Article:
IF YOU LIVED DURING THE CIVIL WAR

From the If You Lived series

The actual visuals could be livelier, but younger readers after a mental big picture of the struggle will be well served.

An overview of the war’s course, cost, and immediate aftermath.

This latest in the relaunch of the If You Lived series follows the question-and-answer format of If You Lived at the Time of the Civil War (1994) by Kay Moore, illustrated by Anni Matsick, and covers similar subject matter, though with updated language (enslaved people rather than slaves ) and different questions. Patrick answers questions such as “Did Abraham Lincoln own enslaved people?” and “Did women fight in the Civil War?” He didn’t, they of course did…and along with hundreds of women, Patrick notes, Native Americans of several named nations also fought, on both sides. Though she is wrong in claiming that the fate of the submarine Hunley remains unknown (the wreckage was discovered in 1995), in general her accounts of the war’s major causes, campaigns, and effects on daily life are accurate if broadly brushed, and her expanded coverage of Reconstruction adds historical context that Moore’s work lacked. With a few exceptions, Harris goes for depictions of generic, stolid-looking light- or dark-skinned soldiers and civilians rather than specific portraits. There are no source or resource lists, but a few small maps and stylized battle scenes are interspersed.

The actual visuals could be livelier, but younger readers after a mental big picture of the struggle will be well served. (glossary) (Nonfiction. 8-10)

Pub Date: Sept. 20, 2022

ISBN: 978-1-338-71280-3

Page Count: 88

Publisher: Scholastic

Review Posted Online: Sept. 27, 2022

Kirkus Reviews Issue: Oct. 15, 2022

50 ADVENTURES IN THE 50 STATES

From the The 50 States series

Go adventuring with a better guide.

Find something to do in every state in the U.S.A.!

This guide highlights a location of interest within each of the states, therefore excluding Washington, D.C., and the territories. Trivia about each location is scattered across crisply rendered landscapes that background each state’s double-page spread while diminutive, diverse characters populate the scenes. Befitting the title, one “adventure” is presented per state, such as shrimping in Louisiana’s bayous, snowshoeing in Connecticut, or celebrating the Fourth of July in Boston. While some are stereotypical gimmes (surfing in California), others have the virtue of novelty, at least for this audience, such as viewing the sandhill crane migration in Nebraska. Within this thematic unity, some details go astray, and readers may find themselves searching in vain for animals mentioned. The trivia is plentiful but may be misleading, vague, or incorrect. Information about the Native American peoples of the area is often included, but its brevity—especially regarding sacred locations—means readers are floundering without sufficient context. The same is true for many of the facts that relate directly to expansion and colonialism, such as the unexplained near extinction of bison. Describing the genealogical oral history of South Carolina’s Gullah community as “spin[ning] tales” is equally brusque and offensive. The book tries to do a lot, but it is more style than substance, which may leave readers bored, confused, slightly annoyed—or all three. (This book was reviewed digitally with 12.2-by-20.2-inch double-page spreads viewed at 80% of actual size.)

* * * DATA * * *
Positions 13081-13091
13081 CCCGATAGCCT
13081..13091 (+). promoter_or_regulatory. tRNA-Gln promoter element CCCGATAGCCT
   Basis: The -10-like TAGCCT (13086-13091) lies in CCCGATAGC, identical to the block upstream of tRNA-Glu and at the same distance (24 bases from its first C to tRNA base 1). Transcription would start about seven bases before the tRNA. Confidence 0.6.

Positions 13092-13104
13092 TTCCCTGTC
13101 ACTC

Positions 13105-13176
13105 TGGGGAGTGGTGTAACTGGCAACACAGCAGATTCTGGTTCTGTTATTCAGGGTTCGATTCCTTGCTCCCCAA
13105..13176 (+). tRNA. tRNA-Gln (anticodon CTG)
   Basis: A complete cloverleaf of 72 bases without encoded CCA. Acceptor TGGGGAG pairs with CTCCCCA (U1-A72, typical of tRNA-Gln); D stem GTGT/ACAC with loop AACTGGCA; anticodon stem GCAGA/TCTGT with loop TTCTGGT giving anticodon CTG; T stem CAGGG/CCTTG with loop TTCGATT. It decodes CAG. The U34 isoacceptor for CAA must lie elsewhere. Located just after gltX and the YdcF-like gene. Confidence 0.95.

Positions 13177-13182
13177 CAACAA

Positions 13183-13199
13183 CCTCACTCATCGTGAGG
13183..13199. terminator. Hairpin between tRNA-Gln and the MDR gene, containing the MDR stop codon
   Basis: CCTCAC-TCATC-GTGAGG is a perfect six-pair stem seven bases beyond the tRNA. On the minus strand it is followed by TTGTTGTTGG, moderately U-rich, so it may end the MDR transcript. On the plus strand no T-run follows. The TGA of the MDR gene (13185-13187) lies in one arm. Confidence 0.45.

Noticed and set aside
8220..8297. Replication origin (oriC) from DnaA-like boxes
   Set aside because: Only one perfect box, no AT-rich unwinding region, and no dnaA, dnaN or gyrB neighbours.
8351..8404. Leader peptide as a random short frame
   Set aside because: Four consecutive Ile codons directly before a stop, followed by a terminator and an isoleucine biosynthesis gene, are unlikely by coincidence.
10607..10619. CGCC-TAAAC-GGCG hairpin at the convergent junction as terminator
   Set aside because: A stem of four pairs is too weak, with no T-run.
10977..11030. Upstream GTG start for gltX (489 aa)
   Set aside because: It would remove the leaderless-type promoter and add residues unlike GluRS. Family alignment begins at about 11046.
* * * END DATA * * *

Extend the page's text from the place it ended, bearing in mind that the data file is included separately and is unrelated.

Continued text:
Go adventuring with a better guide. (tips on local adventuring, index) (Nonfiction. 8-10)

Pub Date: Oct. 6, 2020

ISBN: 978-0-7112-5445-9

Page Count: 112

Publisher: Wide Eyed Editions

Review Posted Online: July 27, 2020

Kirkus Reviews Issue: Aug. 15, 2020

THE FUNNIEST MAN IN BASEBALL

THE TRUE STORY OF MAX PATKIN

A loving homage to the last baseball clown.

Max Patkin had a very long and rewarding career in baseball, but it wasn’t in the way he originally planned.

He was a good-enough pitcher to earn a place in the minor leagues. In 1942 he was sidelined by an injury and joined the Navy. After surgery he was good to go: to Hawaii to play baseball with other professional players as a way of entertaining the troops. He played with and against the likes of Pee Wee Reese and Joe DiMaggio. When DiMaggio hit a very long home run against him, Max followed him around the bases, mimicking his motions and garnering laughs and cheers from players and spectators. After the war he played in the minors again, but injuries ended his playing days. But his comic routines were remembered, and he was asked to perform at exhibition games all over the country. Everyone seemed to love his over-the-top slapstick and hilarious performances. Vernick displays warm affection for Patkin, describing his antics in amusing anecdotes that are followed by quoting his signature line, “True Story!” Bower’s colorful cartoons manage to capture the essence of Max’s goofy appearance and all-out efforts to elicit every bit of fun he could invent in the game he loved so much. It was a different time.

A loving homage to the last baseball clown. (author’s note, sources) (Picture book/ biography. 8-10)

Pub Date: April 3, 2018

ISBN: 978-0-544-81377-9

Page Count: 40

Publisher: Clarion Books

Review Posted Online: Jan. 21, 2018

Kirkus Reviews Issue: Feb. 1, 2018

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